“Against QPR in the Cup last year we had a one-two and he scored so we’ve recreated that a lot in the gym over the past ten months!”
Duncan Watmore is reflecting on the long, arduous road he and Paddy McNair have travelled on since the first serious injuries of their careers.
Wins at home against Leicester City, Hull City and Watford raised hopes that Sunderland were turning the corner in late 2016 but it proved to be a false dawn.
One of the key reasons for that was the subsequent absence of the pair, who had stepped up to fill two of the many of the voids from Sam Allardyce’s successful 4-3-3 system the season before.
Tonight, they will finally share the pitch together again, albeit in an U23 game against Hertha Berlin.
It has not been plain sailing, with both suffering deflating setbacks, but it is almost over.
They have had to watch a slow painful relegation from above, Watmore admitting that the game looks a lot easier, and thus far more frustrating, from the stands.
10 months of running, DJ Sammy in the gym, more running, always more running, will finally be replaced by the adrenaline of competitive football.
“It was great having Paddy,” Watmore says.
“Neither of us wanted an injury like that, obviously, but the fact it happened so close together was a blessing in disguise.
“I don’t know if it was for Binners (Dave Binningsley), our rehab physio – he had a lot on his hands with my and Paddy joking about the place for nine or 10 months but he’s been great as well.
“As a three we got on with our work and all the other staff who have come into it have been great with me and Pad as well. I’m sure he’d say exactly the same.
“It had worked well in terms of pushing each other and being there for each other.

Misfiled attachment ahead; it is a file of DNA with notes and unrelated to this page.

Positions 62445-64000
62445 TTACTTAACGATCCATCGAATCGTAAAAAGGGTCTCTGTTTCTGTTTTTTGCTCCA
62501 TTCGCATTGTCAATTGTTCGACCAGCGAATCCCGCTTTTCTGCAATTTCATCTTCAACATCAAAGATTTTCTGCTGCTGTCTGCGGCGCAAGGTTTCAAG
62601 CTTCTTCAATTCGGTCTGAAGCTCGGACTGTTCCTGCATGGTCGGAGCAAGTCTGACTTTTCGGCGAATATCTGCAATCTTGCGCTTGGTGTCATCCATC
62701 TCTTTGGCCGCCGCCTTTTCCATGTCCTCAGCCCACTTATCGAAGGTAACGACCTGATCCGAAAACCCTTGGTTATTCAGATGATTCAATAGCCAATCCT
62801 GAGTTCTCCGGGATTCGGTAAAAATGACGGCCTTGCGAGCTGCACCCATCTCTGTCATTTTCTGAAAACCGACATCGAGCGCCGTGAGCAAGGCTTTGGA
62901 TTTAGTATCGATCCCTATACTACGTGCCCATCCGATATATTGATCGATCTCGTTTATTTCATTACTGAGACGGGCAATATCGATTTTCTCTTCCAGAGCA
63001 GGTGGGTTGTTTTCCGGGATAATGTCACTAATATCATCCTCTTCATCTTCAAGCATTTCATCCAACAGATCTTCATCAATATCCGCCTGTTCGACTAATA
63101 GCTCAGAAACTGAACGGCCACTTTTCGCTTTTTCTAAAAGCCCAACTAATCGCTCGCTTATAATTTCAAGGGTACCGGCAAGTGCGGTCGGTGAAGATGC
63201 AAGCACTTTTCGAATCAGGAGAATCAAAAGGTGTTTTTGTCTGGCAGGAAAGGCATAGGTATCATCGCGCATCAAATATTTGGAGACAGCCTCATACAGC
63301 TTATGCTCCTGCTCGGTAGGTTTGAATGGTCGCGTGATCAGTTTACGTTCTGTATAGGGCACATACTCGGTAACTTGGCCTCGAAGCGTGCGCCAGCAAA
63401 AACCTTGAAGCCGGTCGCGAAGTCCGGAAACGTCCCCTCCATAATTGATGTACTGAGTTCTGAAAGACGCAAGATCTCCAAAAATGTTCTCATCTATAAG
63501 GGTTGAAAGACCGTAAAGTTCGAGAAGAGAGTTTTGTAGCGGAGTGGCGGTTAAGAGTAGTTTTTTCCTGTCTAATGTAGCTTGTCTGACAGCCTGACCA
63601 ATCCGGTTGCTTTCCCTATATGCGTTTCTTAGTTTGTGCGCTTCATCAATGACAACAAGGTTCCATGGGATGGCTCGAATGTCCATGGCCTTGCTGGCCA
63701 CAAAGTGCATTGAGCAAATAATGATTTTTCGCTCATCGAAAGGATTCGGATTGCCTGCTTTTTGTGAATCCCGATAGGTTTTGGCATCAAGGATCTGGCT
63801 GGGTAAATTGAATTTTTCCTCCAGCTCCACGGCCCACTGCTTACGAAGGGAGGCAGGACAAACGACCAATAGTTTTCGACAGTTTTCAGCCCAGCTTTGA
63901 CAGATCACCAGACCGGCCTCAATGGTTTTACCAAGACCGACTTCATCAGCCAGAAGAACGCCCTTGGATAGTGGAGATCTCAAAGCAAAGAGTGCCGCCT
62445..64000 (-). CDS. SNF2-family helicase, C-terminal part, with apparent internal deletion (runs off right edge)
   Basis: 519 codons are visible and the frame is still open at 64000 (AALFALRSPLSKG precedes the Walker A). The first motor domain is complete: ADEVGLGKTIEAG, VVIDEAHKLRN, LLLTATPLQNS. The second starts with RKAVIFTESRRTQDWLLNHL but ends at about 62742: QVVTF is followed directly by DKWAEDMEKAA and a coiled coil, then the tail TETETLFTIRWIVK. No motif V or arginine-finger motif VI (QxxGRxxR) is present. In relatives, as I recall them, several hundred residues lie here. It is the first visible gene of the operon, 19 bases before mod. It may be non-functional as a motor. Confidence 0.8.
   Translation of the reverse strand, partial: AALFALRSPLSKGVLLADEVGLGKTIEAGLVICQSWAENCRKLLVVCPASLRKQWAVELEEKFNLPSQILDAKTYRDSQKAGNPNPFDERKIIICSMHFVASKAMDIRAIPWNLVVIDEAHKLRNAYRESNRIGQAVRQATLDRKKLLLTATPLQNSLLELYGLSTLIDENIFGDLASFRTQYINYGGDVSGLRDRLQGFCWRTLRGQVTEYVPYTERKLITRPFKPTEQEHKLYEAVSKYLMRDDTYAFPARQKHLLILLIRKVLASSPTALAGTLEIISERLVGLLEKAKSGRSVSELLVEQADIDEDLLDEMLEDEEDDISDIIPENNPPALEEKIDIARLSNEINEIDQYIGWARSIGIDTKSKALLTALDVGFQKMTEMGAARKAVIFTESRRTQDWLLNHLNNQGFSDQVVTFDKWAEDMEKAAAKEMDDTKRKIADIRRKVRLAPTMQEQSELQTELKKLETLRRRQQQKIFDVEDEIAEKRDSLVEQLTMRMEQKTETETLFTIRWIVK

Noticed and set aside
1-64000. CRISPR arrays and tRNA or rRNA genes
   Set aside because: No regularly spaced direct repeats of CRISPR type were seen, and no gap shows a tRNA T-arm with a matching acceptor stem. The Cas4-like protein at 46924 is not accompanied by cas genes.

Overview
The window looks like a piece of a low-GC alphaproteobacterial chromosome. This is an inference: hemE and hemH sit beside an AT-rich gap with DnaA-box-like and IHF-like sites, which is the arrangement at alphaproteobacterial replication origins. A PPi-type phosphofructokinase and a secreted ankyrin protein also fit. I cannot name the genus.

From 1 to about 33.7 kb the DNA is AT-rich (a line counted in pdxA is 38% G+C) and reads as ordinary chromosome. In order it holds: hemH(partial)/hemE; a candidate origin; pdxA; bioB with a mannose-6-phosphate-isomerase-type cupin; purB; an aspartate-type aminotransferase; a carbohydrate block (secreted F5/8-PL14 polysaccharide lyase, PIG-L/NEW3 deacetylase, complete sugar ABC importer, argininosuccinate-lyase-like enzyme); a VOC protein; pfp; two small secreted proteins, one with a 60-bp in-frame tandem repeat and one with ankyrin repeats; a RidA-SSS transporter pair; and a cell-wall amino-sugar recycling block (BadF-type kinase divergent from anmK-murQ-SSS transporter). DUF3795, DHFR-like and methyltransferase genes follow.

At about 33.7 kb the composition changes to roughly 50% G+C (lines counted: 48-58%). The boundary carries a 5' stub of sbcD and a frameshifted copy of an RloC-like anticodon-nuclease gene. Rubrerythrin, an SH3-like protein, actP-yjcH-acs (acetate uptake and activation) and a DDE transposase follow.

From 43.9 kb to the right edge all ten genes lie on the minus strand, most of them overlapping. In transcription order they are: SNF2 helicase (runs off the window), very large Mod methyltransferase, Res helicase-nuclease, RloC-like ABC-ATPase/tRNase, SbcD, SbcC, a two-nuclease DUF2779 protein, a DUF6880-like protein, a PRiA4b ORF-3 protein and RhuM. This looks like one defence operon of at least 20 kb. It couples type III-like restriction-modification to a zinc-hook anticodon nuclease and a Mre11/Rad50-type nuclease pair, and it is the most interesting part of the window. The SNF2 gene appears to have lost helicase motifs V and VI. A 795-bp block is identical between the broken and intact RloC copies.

“I think a lot of the time you don’t think about it (your comebacks), you just get on with your rehab because thinking about it in the first month when you’ve got ten ahead is a bit demoralising so you just take it step by step but as you get closer you definitely start thinking about being back on the pitch and hopefully making a difference.”
Watmore has already done that, causing Preston’s defence all sorts of problems in an encouraging cameo at Deepdale.
For McNair, competition in central midfield is heavy, but his energy and ability to play higher up the field can work in his favour.
Despite his obvious delight at returning, Watmore returns still far from his best.
Those around him have helped ensure plenty of realism, and there has been support from all manner of Black Cats past and present.
I’ve been told, and its not to be pessimistic, the surgeon has always been very realistic, that even this season the knee might not feel the same, it will take time but the more gym you do, the more you play, the more confident you get with it, it will come,” he said.
“I’m going into it with a positive attitude, that I can get back and improve, but a realistic one too.
“Wes Brown did it and he sent me a couple of texts checking how I was doing, he’s been great.
“You know people who have done it in the academy or the first team and everyone’s been great. They’re always letting you know it’s not the end of the world.
“It’s not going to be perfect when you come back, don’t have unrealistic expectations that you’re going to straight away have a brand new knee and it be perfect and you’re flying, it just doesn’t work like that.
“People have been very good in terms of keeping my expectations at the right level and I’ve been lucky with that support,” he added.
“I was running from April, maybe even end of March, then my setback meant I had to lay off for a couple of months before I started again.
“But what that tells is you is I’ve been running for a long, long time, all in a straight line, not even getting close to touching a ball,” he added.
“You’re doing laps of the pitch and you see the first team getting ready for games, frustration is probably the main word because you can’t change it.
“All you can do is be the fittest you can be and I feel good, match fitness will just come with games but in my running and training, I feel really good.”
Rare good news for Sunderland fans, who have become used to the worst in his absence.